TASS News Agency, September 30, 2015.
 Steven Lee Myers and Eric Schmitt, Russian Military Uses Syria as Proving Ground, and West Takes Notice,” The New York Times, October 14, 2015. See, also: Gustav Gressel, “Russia’s Quiet Military Revolution, and What It Means for Europe,” European Council on Foreign Relations, October 12, 2015.
 Ben Judah, “Confused About Russia’s Intentions in Syria? Putin Wants You to Be,” Huffington Post, October 9, 2015.
 Adam Garfinkle, “Putin, Obama, and the Middle East,” E-Notes, Foreign Policy Research Institute, October 2015; Adam Garfinkle, “Russia’s Third Circles,” The American Interest, September 17, 2015; Fred Weir,” At UN, Putin talks tough against IS. Will the West work with him?,” The Christian Science Monitor, September 28, 2015.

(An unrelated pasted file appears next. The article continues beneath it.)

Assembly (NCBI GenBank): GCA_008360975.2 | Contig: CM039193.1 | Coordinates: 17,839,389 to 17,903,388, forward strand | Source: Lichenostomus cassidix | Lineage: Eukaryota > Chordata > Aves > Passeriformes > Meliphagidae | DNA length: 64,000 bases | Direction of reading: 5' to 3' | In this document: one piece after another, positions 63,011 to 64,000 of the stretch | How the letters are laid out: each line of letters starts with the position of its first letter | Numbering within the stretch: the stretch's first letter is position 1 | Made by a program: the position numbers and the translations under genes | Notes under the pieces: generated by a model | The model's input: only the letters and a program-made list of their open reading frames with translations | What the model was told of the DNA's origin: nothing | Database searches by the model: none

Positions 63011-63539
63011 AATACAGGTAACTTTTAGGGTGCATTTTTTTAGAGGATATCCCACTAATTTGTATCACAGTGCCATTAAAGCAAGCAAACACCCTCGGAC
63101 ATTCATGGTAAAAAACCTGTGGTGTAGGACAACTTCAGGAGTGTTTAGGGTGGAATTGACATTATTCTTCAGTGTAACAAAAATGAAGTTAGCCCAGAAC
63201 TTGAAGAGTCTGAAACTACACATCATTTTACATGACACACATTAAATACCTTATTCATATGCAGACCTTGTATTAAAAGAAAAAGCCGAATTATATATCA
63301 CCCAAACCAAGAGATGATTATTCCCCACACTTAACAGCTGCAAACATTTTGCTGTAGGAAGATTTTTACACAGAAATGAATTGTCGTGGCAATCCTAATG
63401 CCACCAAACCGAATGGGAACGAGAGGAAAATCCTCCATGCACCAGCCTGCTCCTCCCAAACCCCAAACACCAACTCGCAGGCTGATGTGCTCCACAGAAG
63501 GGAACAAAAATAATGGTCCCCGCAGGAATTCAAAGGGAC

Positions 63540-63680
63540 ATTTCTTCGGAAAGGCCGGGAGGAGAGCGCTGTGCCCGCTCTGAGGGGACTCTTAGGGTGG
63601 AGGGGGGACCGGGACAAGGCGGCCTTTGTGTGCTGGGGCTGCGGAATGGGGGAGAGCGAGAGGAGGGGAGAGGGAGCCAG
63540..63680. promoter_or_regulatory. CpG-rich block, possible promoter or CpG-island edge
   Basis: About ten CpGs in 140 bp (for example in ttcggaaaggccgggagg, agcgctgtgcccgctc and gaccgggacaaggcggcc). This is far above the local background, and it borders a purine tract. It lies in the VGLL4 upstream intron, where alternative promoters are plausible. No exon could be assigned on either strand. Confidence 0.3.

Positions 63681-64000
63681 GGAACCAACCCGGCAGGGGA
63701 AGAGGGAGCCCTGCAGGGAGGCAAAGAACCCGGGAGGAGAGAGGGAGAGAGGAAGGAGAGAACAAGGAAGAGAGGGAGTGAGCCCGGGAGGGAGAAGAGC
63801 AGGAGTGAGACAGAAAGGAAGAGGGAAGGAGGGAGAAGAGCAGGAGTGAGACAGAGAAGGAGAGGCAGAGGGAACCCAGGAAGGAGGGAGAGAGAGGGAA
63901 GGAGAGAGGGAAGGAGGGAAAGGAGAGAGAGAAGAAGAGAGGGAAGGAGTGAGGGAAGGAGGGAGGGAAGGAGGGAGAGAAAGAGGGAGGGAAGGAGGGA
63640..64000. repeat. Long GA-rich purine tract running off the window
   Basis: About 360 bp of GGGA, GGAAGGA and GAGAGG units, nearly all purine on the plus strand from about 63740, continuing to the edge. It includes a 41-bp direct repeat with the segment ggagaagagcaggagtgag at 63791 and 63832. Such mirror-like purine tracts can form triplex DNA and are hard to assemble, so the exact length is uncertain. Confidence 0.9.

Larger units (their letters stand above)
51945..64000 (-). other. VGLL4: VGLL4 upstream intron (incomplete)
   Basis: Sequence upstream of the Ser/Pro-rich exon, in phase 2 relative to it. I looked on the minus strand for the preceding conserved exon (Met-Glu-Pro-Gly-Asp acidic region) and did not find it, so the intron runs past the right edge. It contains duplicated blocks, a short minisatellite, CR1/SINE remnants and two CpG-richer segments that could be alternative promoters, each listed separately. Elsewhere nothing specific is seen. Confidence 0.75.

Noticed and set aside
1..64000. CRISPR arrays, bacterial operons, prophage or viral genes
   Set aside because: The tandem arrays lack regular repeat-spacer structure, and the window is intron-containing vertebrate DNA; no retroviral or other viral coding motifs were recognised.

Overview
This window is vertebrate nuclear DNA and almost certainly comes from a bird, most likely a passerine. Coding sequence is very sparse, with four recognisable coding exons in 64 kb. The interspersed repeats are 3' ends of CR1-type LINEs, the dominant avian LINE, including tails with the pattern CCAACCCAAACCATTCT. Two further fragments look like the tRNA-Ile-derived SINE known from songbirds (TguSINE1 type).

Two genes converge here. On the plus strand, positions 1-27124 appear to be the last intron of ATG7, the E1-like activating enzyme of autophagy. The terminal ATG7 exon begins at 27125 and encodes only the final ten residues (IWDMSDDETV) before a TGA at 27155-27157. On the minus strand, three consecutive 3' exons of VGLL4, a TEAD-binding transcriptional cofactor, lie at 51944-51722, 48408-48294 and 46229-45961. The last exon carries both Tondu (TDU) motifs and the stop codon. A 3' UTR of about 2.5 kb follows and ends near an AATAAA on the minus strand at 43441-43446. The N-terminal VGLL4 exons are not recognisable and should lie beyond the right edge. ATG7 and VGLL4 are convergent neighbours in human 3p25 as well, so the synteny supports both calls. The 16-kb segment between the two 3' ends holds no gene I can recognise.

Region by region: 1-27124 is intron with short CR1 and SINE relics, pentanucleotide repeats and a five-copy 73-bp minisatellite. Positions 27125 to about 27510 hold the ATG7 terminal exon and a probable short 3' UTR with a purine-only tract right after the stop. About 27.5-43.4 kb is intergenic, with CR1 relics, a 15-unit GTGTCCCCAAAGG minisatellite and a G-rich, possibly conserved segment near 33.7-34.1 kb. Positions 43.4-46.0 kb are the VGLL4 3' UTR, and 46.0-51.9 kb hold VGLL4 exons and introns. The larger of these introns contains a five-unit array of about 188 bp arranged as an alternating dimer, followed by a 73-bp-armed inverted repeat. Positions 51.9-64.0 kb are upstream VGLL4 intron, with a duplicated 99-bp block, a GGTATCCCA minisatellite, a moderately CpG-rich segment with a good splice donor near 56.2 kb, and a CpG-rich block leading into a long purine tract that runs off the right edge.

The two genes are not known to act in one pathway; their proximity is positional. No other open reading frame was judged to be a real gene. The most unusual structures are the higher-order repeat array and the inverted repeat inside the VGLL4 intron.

Anne Barnard and Neil MacFarquhar, “Vladimir Putin Plunges into a Caldron: Saving Assad,” The New York Times, October 2, 2015.
 “West pondering over Russian president's initiatives,” ITAR-TASS World Service, September 30, 2015.
 Ibrahim Hamidi, “Russia to facilitate the dismantling of the ‘ Defense Forces’,” al-Hayat, October 11, 2015.
 Loveday Morris and Mustafa Salim, “Iran backs Assad in the battle for Aleppo with proxies, ground troops,” The Washington Post, October 19, 2015.
 David Remnick, “Going the Distance: On and off the road with Barack Obama,” The New Yorker, January 27, 2014.